Think Twice Before Becoming a Techie

Think Twice Before Becoming a Techie

Technology jobs are often glamorized as offering great pay, flexibility, purpose, and opportunity. However, the dark underbelly of the tech world reveals a sobering reality that demands careful consideration before jumping in.

As industry veterans can attest, the past decade’s explosion of coding bootcamps, YouTube tutorials, and “learn to code” marketing has saturated the job market with under-qualified candidates, intensifying competition for a shrinking pool of junior roles.

Layoffs Abound for The Unprepared

Whereas beginners once had a Fighting chance of being hired and trained on the job, they now face rejection in favor of mid-level and senior developers. In fact, 50-70% of bootcamp grads remain unemployed or end up in non-tech jobs. Even credentialed juniors struggle to find work as companies downsize “non-essential” entry-level positions to cut costs.

I witnessed this firsthand at my last job, where over a dozen bright-eyed academy graduates were hired and then abruptly laid off within their 6-month probation period. The reason? They couldn’t hit the ground running and required too much hand-holding, slowing down teams instead of adding value from day one.

Surviving the Trial By Fire

The lucky few who do get junior developer jobs often endure a ruthless trial by fire, needing to quickly teach themselves skills not covered in courses to avoid replacement by more experienced candidates. I should know ― I was one of them.

After scraping by college on a computer science degree that left me woefully unprepared for real-world programming, I found my first job by sheer luck. But soon, imposter syndrome set in as I struggled to pull my weight.

I quietly panicked, filing bugs for things my teammates solved in minutes. I shuddered being assigned simple tasks much too advanced for my ability, too ashamed to ask for help and risk exposure or pestering busy colleagues.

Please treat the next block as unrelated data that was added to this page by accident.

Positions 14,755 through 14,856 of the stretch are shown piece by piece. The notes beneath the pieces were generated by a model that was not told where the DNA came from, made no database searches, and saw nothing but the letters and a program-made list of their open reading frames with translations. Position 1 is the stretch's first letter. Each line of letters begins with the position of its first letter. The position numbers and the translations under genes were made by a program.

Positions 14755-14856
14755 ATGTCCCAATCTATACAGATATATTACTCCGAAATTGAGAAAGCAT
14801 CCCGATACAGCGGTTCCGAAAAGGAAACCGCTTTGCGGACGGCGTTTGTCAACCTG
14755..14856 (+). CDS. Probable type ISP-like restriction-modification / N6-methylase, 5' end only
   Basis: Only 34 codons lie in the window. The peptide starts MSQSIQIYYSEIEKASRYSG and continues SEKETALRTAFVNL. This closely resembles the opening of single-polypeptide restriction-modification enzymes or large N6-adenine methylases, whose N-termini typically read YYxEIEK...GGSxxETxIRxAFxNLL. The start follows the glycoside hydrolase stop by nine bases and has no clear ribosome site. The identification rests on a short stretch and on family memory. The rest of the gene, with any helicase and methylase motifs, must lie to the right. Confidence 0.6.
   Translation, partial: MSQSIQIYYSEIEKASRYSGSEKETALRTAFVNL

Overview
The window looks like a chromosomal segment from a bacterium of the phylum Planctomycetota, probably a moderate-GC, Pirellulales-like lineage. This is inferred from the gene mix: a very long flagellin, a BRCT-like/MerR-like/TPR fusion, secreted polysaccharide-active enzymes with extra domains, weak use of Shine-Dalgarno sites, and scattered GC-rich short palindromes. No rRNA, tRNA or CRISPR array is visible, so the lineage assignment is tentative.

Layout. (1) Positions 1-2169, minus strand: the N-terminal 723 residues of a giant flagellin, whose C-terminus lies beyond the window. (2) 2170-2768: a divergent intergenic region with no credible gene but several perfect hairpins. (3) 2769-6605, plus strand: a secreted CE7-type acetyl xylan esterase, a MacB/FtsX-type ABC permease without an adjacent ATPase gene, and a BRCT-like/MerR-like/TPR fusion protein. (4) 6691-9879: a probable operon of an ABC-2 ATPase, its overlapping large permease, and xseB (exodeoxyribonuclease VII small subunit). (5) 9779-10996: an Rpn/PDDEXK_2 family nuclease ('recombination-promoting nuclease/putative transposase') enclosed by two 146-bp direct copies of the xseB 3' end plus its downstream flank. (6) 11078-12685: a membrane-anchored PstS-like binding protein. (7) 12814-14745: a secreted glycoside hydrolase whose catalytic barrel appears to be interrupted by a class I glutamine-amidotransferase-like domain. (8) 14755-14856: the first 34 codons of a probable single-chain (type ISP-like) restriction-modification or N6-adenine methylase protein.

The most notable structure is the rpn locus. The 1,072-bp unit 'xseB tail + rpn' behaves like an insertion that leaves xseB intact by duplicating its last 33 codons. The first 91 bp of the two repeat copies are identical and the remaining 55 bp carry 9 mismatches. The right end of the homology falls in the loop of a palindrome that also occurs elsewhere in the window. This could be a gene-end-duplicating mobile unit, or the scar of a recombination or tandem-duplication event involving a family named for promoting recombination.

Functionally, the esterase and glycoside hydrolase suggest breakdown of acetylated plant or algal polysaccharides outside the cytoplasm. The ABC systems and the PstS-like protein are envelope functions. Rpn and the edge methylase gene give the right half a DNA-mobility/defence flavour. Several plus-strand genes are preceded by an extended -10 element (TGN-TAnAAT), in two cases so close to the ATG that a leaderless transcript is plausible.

Two years in, I suffered anxiety-inducing migraines from stress and overtime spent desperately trying to fill knowledge gaps in work hours. And I still never quite caught up with the software leaders constructing complex systems while I cobbled together duct tape solutions. When layoffs came, I didn’t make the cut.

My story is more common than you may think. In fact, a recent IBM study found that almost half of developers feel unprepared on the job. Likewise, the 2022 State of Software Engineers report revealed that 68% of tech professionals suffer burnout from the relentless skill treadmill required to stay employed in such a demanding field.

Rethink Or Die By A 1000 Swords.

Before investing precious time and money upskilling for an imagined future in software engineering fame and riches, soberly reflect on whether you are wired for the local realities of the work itself.

Beyond mastering an ever-expanding array of languages, frameworks, and toolsets before they become obsolete, expect to spend over 40 hours a week (often unpaid overtime) staring at screens under artificial light, sitting for prolonged periods, and enduring chronic neck, back, and wrist pain.

Pencil tackling complex puzzles, intricate systems thinking, arcane technical specifications, and logic flows far more structured than creative pursuits. Note the mental taxation of context switching between coding abstract problems, answering emails, sitting in meetings, documenting work, and helping customers.

And steel yourself for the social isolation of a lone wolf profession with predominantly introverted colleagues, limited human connection, and reliance on internet research when stuck.

This is not to deter those truly drawn to computery careers from entering the field prepared to roll with its realities. But it does beg the question ― what life do you envision for yourself?

Alternative Pathways to Purpose

If coding bootcamp marketing and billionaire tech entrepreneur success stories lured you in, yet the field’s typical lifestyles and barriers to entry do not intrinsically resonate, do not despair. Other industries welcome those called to contribute meaningfully.

For instance, the skyrocketing aging population requires compassionate healthcare professionals in elder care, assisted living administration, hospice, and related services. The global renewable energy transition beckons project managers, policy advisors, civil engineers, tradesworkers, and more.

Likewise, the surging mental health crisis cries out for psychiatrists, therapists, support line volunteers, and wellness coaches.

Or, if attracted less to traditional employment roles, invent your own way to solve pressing problems, serve vulnerable communities, or manifest purpose-aligned ventures as a social entrepreneur.

In the end, rather than chasing prestige or paychecks in fields misaligned with your innate talents, follow your deeper calling to uplift society however speaks to you. Appreciate tech for its convenience without bending to expectations that it defines you … unless computer science genuinely stirs your soul.

If it does, find more exciting posts on Learnhub Blog; we write everything tech from Cloud computing to Frontend DevCybersecurityAI, and Blockchain.


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